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Dr. Patrick Boland is a medical oncologist at Roswell Park Cancer Institute in Buffalo, New York, where he works as part of the gastrointestinal oncology team treating patients with lower gastrointestinal cancers. His clinical interests include colorectal cancer and the development of new cancer therapies.

Immunotherapy in Colorectal Cancer

Immunotherapy 2.0 was recently named by the American Society of Clinical Oncology (ASCO) as the Advance of the Year. The 2.0 moniker is meant to symbolize expansion of these treatments to more patients, while simultaneously improving our ability to identify which patients will benefit from which treatment. Above all, this underscores the excitement we are all are experiencing in relation to immunotherapy.

dr Patrick-boland

This blog post was written by Dr. Patrick Boland, Medical Oncologist at Roswell Park Cancer Institute in Buffalo, New York[/caption]

What is immunotherapy?

Immunotherapy refers to a number of different strategies where the goal is to harness a person’s own immune system to fight cancer. The most widely used approach in cancer involves drugs called immune checkpoint inhibitors. These enhance the body’s immune response by blocking signals which otherwise suppress immune activity, such as PD-1 or CTLA-4 – as a result, these are frequently described as working by ‘releasing the brakes’ on the immune system. Keytruda (Pembrolizumab), Opdivo (Nivolumab) and Tecentriq (Atezolizumab) represent three drugs which block PD-1 (or PD-L1). However, multiple other immune checkpoints and related targets exist.

Current Status in Colorectal Cancer

In stage IV colorectal cancer, initial studies using Keytruda and Opdivo have shown remarkable efficacy, though only for the 3-4% of stage IV patients with MSI-H tumors. As a result, both Opdivo and Keytruda have been added to the recent guidelines (NCCN 2017) for use in patients with stage IV MSI-H tumors. MSI testing for ALL patients is part of NCCN guidelines and should be considered standard of care. At this point, none of these drugs are approved for colorectal cancer, though Pembrolizumab was granted Breakthrough Therapy Designation. They are not endorsed as initial treatment for patients in good physical condition or for earlier stage cancer (e.g. stage II or III).

Update as of 5/23/17 - Keytruda (Pembrolizumab) has been approved by the FDA for MSI-H colorectal cancer patients.

For the vast majority of patients who have non-MSI-H (MSS) tumors, virtually no activity has been seen with PD-1 inhibitors, like Keytruda, as single agents. However, very early results from a combinatorial approach using a similar PD-L1 inhibitor (Tecentriq) and a targeted drug (cobimetinib, a MEK inhibitor) showed encouraging activity, even in patients who had MSS tumors. As a result, a large Phase III study in attempt to confirm these results is currently underway. This provides support that through combinations, MSS tumors will be able to be treated with immunotherapy. Adoptive cell therapy is a more complex process that involves removing immune cells from a patient (specifically, T cells), growing and stimulating the cells externally, and then infusing them back into a patient at a later time. In a National Cancer Institute (NCI) study, one patient with colorectal cancer demonstrated major regression of her lung metastases following this treatment, described in the original report as “clinically disease-free,” just over a year after treatment. While this is highly intriguing, we still don’t know for what proportion of patients this strategy might work or for how long the effect will last – this is also a complicated series of procedures that cannot be done in many locations. It is currently only being done as part of a study; so, this is not ready for prime time, but is undeniably exciting.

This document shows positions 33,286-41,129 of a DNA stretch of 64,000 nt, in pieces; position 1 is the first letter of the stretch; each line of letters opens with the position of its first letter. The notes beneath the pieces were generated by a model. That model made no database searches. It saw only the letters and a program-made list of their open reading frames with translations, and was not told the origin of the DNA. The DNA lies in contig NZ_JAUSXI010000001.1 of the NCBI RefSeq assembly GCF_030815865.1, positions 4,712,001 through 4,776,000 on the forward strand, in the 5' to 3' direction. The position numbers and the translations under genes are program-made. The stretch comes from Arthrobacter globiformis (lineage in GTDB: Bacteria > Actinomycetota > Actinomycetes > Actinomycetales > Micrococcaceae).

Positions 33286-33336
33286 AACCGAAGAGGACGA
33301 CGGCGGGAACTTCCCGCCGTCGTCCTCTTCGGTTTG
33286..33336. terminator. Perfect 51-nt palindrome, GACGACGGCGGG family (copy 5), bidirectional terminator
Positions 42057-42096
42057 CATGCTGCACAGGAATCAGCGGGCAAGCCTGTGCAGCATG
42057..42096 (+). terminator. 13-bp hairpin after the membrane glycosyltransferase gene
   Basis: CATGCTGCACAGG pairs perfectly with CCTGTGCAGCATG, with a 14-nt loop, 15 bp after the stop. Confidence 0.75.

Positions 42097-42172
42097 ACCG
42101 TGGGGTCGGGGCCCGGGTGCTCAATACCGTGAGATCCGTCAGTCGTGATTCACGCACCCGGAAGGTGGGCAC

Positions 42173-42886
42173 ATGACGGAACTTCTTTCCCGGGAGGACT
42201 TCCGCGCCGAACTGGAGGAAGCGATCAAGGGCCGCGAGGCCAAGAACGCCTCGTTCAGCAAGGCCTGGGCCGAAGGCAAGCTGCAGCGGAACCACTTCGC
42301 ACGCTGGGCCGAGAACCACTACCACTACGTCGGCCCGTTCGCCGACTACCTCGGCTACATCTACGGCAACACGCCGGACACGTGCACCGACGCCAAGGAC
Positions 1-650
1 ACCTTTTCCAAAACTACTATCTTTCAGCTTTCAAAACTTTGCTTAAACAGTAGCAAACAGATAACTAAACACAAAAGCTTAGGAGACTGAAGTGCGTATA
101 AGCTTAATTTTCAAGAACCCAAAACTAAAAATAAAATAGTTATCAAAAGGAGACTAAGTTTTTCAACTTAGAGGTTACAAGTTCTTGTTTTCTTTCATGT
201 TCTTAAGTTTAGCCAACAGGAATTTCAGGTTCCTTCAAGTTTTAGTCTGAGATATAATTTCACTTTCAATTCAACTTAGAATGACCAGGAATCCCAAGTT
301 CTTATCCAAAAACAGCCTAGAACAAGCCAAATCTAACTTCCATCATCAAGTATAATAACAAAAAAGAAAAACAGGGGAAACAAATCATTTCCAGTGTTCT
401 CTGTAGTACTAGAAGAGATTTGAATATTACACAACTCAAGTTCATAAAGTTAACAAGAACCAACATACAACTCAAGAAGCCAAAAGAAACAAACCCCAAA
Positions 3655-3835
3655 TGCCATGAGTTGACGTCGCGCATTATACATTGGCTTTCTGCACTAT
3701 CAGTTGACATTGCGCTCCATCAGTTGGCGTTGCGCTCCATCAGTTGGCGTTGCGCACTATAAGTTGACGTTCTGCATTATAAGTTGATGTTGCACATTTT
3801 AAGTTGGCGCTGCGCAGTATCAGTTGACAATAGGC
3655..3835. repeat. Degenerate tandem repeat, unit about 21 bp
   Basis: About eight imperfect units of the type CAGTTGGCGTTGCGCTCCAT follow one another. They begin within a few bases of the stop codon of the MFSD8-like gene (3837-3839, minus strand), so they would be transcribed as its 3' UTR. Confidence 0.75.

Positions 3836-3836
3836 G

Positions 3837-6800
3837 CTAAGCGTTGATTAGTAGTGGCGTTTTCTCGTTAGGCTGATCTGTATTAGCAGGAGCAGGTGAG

• Recent advances in immunotherapy drug development have begun to produce success in colorectal cancer.
  • All patients should be sure their tumor has MSI testing (or equivalent) performed. For these patients, PD-1 inhibitors will likely play a role at some point. However, all is not lost for the other 97% of patients.
  • Scores of drug combinations and new immunologic targets are being investigated, with a few of these achieving preliminary successes.

Thus, while much work lies ahead, this is a time for great hope. photo credit: National Institutes of Health (NIH) Color illustration of the KRAS protein via photopin (license)


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